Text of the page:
December 14, 2014
The official fees incurred for filing, prosecuting, registering and renewing patents, designs and trademarks in Israel are linked to the cost of living index. Twice a year, on 1 January and on 1 June, they are adjusted. It seems that living in Israel is ever more expensive, and each adjustment makes each fee a few Shekels more.
WIPO works differently. From time to time their fees for PCT related services are adjusted, but not necessarily upwards.
As of 1 January 2015 the basic international filing fee for a PCT application will drip from $1471 to $1384. Excess page fees will drop from $17 a page to $16 a page.
If one elects the EPO as the international Search and Examination Office, the search will cost $2366 instead of the current $2545.
Using PCT Easy saves $104 per application, and filing electronically as XML or similar saves $208. It is possible to combine these and file electronically using PCT Easy, saving $312.
December 11, 2014
Back in June 2009, I reported on the ceremonial launch of Haifa University’s Masters in Law program in Patent Law – see here.
Recently fired Minister of Justice, Tzippy Livni, authorized the Commissioner of Patents to rule on whether such programs would provide a dispensation from patent office exams for would-be patent attorneys. In September of this year, I reported about the standards for obtaining dispensation from the theory exam for patent attorneys. See here and here. Essentially, so long as the degree covers all subject matter, such as trademarks, designs, basic foreign requirements, international treaties and procedural issues, the top 20% graduating will be entitled to a dispensation from the theory exam.
The long awaited Master’s Degree in Patent Law at Haifa University is finally on
the Patent Prosecution Highway on its way. The first intake is this January. Some candidates have already signed up, but there are apparently places available.
It occurs to me, that someone interested back when the program was launched has had time to do the prerequisite science or engineering degree, and to have then done two years on the job training (hitmachut). No doubt however, there are some additional wannabe patent attorneys out there who think that this degree is the key to fame and fortune.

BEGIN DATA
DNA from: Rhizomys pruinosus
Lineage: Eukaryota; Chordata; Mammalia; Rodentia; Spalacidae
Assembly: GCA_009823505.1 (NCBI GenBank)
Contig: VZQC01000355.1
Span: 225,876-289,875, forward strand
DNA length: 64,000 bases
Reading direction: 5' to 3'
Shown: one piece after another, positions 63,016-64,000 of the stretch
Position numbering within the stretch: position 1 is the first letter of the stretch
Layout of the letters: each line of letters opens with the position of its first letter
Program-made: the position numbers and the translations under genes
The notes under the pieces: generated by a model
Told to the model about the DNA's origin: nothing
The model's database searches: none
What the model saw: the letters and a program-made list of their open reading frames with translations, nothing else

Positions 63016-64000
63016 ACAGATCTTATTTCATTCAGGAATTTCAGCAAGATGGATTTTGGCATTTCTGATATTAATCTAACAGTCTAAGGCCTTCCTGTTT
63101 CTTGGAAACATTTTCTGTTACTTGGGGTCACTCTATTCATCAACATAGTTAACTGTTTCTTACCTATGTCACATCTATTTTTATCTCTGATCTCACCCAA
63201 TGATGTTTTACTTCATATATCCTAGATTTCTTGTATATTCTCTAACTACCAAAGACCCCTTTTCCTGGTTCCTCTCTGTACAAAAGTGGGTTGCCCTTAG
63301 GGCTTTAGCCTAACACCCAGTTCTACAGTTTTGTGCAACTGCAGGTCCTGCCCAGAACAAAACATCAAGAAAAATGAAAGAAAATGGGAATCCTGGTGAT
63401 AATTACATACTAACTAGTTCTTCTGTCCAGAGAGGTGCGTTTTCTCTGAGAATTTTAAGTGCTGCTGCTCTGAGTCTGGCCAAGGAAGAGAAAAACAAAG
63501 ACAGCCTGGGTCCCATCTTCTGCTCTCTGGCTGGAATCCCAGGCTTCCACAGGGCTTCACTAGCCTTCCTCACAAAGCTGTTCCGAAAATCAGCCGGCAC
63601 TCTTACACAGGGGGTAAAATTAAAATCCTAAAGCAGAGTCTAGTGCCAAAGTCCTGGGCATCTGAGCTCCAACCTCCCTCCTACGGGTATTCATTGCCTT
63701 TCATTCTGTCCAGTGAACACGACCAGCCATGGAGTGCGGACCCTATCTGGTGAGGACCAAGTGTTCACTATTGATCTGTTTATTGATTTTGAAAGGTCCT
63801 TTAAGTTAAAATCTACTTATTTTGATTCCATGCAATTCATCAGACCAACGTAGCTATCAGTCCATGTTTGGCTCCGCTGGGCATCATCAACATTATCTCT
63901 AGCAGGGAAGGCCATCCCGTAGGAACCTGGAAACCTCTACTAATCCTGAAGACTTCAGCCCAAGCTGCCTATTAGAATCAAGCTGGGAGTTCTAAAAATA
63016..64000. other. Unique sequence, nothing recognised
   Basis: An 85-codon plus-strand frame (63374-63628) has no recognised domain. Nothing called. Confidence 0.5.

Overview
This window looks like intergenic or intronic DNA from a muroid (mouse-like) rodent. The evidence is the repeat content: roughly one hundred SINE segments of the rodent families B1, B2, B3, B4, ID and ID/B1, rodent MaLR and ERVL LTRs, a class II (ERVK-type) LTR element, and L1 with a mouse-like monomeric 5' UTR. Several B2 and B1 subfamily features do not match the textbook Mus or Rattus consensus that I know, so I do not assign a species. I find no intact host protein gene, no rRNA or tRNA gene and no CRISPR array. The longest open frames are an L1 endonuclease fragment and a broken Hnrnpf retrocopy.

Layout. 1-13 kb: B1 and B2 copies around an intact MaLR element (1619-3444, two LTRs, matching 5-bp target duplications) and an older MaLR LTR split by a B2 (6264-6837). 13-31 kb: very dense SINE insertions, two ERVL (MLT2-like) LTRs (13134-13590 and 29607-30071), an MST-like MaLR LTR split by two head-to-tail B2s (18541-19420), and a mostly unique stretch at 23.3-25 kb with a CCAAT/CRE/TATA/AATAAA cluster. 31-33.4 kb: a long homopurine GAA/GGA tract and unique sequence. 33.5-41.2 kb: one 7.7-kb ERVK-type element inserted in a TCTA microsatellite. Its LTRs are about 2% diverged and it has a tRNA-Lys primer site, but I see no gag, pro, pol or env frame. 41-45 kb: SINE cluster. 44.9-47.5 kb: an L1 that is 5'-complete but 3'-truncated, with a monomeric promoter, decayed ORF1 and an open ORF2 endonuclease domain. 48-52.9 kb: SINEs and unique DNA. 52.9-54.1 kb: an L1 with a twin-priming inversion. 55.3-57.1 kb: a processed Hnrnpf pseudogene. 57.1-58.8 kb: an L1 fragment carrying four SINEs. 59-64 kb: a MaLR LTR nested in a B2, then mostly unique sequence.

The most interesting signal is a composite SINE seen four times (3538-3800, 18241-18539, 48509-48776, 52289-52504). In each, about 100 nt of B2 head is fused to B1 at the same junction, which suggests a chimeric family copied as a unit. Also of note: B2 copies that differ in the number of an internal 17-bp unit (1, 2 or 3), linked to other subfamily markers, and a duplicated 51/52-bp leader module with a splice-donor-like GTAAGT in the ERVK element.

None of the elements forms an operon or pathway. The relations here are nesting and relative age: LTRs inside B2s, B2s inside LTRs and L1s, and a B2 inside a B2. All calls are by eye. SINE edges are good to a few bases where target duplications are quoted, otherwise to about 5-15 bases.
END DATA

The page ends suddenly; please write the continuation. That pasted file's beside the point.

We wish the faculty and students every success with this endeavour!
September 10, 2014
Haifa University have announced their Masters’ Program in Patent Law. It’s WIPO accredited.
Looking at the draft circular from the patent office regarding such programs giving dispensation from the oral exam, it does not seem that it will be an easy way to get licensed as an Israel Patent Attorney. It may, however, be a good systematic way to learn the material.
It is actually an interesting point whether WIPO which is a broad-based section of the UN and gives an equal voice to all member states is necessarily relevant for general practice, where only a handful of regimes are of interest. No doubt in time, we will see if graduates of the program are better patent attorneys. I would hope that it gives a broad understanding of patents and that its graduates become counsel to firms.
April 22, 2014
Tomorrow, 23rd April 2014 is designated by the United Nations as World IP Day.
The Israel Patent Office is hosting an evening at the Bloomfield Science Museum in Jerusalem, where the two students who’ve won the annual IP Essay competition will receive their prizes and Nobel Laureate and self-declared candidate for Israel President, Professor Dan Shackman will be speaking on “Technology Innovation for a Blossoming World of Peace”.
There will also be a video linkup with Francis Gurry, head of WIPO.
An invitation and more details are available הזמנה לציבור יום הקניין הרוחני .
Does a groundbreaking discovery concerning quasi-penta-symmetry in crystals qualify one to be a national president? I note that Haim Weizman was less than happy with being booted upstairs and away from the action by Ben Gurion, and that Albert Einstein had the rare good sense to refuse the presidency (he was a great physicist, but his politics were lousy). Perhaps of more interest than the titled lecture would be a presentation by Professor Shackman as to why the Knesset members should vote for him as President.
January 6, 2014
Israel Patent Application Number 227201 was timely filed. The problem was that the PCT application PCT/CA2012/000007 from which it was derived was filed late. The PCT should have been filed on 30 December 2011 but was actually filed on 4th January 2012.
The applicant of the PCT successfully persuaded the Canada Patent Office, acting as the PCT receiving office, to recognize the application as timely filed and to recognize priority of the PCT from various US provisionals: USSN 61/428,435, USSN 61/428,676 and USSN 61/428,445. This occurs under Regulation 26bis.3: Restoration of Right of Priority by Receiving Office.
Nevertheless, on entering national phase into Israel, the applicant should have petitioned to have the priorities recognized within one month. Applicant failed to do so and requested priority to be recognized in the second month from filing the national stage application.
The PCT Division of the Israel Patent Office refused to recognize priority. Applicant appealed to the Commissioner who granted leeway and referred the case back to the PCT receiving office to check that there were no other problems.
There are various reasons by which the Paris Convention deadline for filing a PCT application may be extended. Postal strikes and patent office closures are good examples. Sometimes inclement weather is allowed, but it has to be really bad.